Why has it taken the Williams County Commissioners over a year to get 9 counties to meet this July 30 on the subject of the aquifer? Was this a reaction to the 2000 plus residents who signed the Charter Petition? If they “have been working … for many months to develop a board who will monitor the aquifer levels,” what have they accomplished?
He opposes the Charter because the commissioners could “enact laws and regulations with little or no oversight.” He has failed to read the Charter Petition which provides for implementation of the charter in the following ways:
County Commissioners are given the power to enact and enforce local laws to ensure the health, safety and welfare of the people and nature of Williams County (Section 22.214.171.124)
County Commissioners must take an oath of office promising to protect the rights of the people and nature in Williams County and to enforce the Charter and laws of Williams County (Section 5.2)
The County Commissioners may form “a transition advisory group made up of government officials and residents to develop recommendations for the orderly and efficient transition” to carry out the intent of the Charter (Section 5.1)
The Charter includes a review process that must be implemented within two years of its adoption (Section 5.5) to discuss how the Charter government can be improved and/or altered “to maximally serve the interests of county residents.”
If the County Commissioners overstep their authority, the people can take action:
The Charter gives initiative, referendum, and recall to the people of the County on all matters affecting the inalienable rights to health, safety, and quality of life of the people and nature in Williams County. If Williams County Commissioners do not act in accordance with this, they can be recalled and their laws are subject to referendum (Section 4.4).
Without the Charter, the people of Williams County cannot alter the decisions made by our elected representatives who get elected by the money paid to their campaigns and the promises that money demands.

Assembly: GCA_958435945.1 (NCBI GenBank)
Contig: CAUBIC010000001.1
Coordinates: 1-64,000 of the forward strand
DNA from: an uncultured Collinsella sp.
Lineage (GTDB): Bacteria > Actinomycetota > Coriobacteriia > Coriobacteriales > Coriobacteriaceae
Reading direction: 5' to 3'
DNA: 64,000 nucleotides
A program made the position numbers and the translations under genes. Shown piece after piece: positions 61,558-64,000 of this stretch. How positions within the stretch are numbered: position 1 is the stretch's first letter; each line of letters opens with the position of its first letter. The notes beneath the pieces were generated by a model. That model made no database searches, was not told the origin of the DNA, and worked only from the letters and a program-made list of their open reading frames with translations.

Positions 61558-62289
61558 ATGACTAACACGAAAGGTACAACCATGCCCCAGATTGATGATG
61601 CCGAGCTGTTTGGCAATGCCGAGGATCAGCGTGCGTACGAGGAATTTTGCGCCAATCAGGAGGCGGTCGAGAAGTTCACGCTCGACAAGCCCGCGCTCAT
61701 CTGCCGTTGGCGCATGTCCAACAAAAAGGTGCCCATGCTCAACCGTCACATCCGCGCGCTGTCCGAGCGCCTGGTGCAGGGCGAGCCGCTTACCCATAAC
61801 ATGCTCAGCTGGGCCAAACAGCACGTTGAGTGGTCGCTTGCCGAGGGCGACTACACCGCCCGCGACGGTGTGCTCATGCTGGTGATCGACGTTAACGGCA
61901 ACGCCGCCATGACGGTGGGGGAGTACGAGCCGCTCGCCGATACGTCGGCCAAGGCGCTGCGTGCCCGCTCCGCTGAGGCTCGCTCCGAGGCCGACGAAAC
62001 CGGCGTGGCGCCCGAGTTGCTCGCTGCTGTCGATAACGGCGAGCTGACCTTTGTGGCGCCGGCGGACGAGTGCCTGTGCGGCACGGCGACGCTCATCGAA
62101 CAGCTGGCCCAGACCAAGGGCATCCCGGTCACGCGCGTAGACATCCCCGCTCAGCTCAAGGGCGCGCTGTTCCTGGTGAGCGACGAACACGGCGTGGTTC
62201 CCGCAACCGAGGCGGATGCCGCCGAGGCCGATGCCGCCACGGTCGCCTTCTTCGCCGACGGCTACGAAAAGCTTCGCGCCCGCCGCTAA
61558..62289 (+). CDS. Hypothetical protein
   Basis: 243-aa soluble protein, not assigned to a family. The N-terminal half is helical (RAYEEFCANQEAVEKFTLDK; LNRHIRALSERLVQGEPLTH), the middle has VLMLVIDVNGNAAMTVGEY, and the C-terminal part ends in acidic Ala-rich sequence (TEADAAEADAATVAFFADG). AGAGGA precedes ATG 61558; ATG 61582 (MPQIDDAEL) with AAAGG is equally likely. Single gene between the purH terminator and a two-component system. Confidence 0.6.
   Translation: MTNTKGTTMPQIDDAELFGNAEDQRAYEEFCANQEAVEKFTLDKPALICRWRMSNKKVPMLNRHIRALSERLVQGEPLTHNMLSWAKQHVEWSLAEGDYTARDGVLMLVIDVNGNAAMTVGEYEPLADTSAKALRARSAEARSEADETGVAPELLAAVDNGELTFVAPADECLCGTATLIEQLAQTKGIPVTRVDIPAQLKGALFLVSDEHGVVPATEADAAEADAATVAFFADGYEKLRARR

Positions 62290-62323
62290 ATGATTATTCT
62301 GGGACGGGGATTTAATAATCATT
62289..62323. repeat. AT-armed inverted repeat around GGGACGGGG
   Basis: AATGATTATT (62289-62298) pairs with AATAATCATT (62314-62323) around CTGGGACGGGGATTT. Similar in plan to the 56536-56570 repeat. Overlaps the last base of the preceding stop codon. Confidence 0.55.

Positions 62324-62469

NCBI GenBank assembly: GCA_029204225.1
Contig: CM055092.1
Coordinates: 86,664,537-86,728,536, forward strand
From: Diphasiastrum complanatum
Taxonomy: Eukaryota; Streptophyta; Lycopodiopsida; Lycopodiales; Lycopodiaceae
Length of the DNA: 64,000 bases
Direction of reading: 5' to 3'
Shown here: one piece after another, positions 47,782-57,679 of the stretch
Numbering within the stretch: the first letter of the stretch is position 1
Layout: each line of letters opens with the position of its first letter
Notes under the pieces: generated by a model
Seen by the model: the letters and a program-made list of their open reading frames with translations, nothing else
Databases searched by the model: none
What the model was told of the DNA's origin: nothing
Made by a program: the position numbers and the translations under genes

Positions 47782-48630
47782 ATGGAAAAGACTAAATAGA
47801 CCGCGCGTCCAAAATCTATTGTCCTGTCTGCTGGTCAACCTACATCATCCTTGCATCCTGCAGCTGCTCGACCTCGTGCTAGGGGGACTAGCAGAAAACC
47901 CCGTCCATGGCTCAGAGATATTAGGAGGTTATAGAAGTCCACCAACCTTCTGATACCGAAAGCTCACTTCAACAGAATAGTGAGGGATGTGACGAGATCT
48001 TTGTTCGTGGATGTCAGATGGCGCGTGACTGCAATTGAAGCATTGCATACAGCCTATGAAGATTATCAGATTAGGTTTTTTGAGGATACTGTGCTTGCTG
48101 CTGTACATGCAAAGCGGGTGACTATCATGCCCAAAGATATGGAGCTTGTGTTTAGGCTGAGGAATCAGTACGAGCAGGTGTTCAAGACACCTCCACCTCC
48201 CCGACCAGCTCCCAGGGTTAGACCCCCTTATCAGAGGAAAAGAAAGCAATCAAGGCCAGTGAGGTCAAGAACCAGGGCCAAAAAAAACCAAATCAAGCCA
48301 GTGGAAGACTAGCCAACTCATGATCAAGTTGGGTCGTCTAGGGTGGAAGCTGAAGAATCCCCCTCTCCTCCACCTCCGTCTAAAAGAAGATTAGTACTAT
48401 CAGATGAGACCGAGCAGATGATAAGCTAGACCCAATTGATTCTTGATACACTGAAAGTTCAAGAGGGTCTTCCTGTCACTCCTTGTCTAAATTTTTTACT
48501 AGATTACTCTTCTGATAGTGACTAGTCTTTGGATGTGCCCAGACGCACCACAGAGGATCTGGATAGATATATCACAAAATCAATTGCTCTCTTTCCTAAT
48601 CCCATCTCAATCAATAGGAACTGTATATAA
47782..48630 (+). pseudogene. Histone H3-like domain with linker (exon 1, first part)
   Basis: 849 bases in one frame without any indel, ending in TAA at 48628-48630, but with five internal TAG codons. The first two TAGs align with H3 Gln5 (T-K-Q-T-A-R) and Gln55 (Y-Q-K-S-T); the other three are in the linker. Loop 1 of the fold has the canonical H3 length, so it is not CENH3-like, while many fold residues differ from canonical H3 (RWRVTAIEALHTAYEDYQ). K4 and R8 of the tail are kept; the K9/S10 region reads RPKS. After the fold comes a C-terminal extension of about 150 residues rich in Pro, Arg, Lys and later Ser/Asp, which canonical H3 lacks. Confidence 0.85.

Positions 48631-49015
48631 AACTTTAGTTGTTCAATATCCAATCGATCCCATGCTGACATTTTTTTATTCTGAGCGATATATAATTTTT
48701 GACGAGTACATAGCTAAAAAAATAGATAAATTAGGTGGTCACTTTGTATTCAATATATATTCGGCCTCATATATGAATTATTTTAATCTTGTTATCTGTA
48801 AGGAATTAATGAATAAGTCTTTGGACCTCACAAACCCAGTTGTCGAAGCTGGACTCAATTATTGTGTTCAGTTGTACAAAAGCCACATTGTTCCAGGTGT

Terry Rummel states the Charter will not stop pumping water from a well in Fulton County. He has not read the proposed Charter. The Fulton County well is above the Michindoh Aquifer, to which the Charter gives the right “to exist, flourish, evolve, and regenerate (Section 1.9) The people of Williams County may bring an action to enforce the rights of the Michindoh Aquifer (Section 1.1).
Terry Rummel cites an article against CELDF (Community Environmental Legal Defense Fund) published on a website, Naturalgasnow, which is a front group for the natural gas/fracking industry. Apparently his “research” stopped at this one article. The article is written by Tom Shepstone, owner and manager of Shepstone Management Company, which is well-known for its efforts to debunk the Academy Award-winning film, “Gasland.”
Terry Rummel accuses CELDF of “supporting initiatives like this for their own special interests and I do not believe that their views are in alignment with the majority of the citizens of Williams County.” To find out how the citizens of Williams County think, they should be allowed a vote!
The article in the Naturalgasnow website begins by charging that CELDF’s “particular movement isn’t about democracy, the environment or the people. Rather, they’re about finding a way to throw off the bounds of civil society as we know it and impose some socialistic utopian scheme that puts them in charge of us so we don’t make decisions they don’t like.”
The Charter Preamble states:
We the people of the County of Williams, Ohio, by this Charter create a home rule form of government, as provided by Article X, Section 3 of the Ohio Constitution, and hereby secure the right of all County residents to live in a healthy and safe environment, and to participate in local government.
The Ohio Constitution, Article I, Section 2 declares that “All political power is inherent in the people. Government is instituted for their equal protection and benefit, and they have the right to alter, reform, or abolish the same, whenever they may deem it necessary ….” By this Charter we both exercise this right, and hereby constitute our County government for the exercise of our political power locally.
We hereby declare that we deem it necessary to alter the current statutory County government and create a constitutional County government in order to guarantee to all of the people their equal protection and benefit ….”
This Charter does not “throw off the bounds of civil society … and impose some socialistic utopian scheme that puts them in charge of us so we don’t make decisions they don’t like,” as the Shepstone article alleges. Just who are “them” and “us” in this statement? If “them” is the people of Williams County, and “us” is corporations, then Yes! the people of Williams County must be in charge of the decision-making in our County, not corporations motivated by their almighty “bottom line.”
Terry Rummel did make one statement that makes sense: “I can not stress enough how important it is for you to research these items for yourself and gain your own knowledge.” That research must go beyond accepting the pronouncements of one Williams County Commissioner.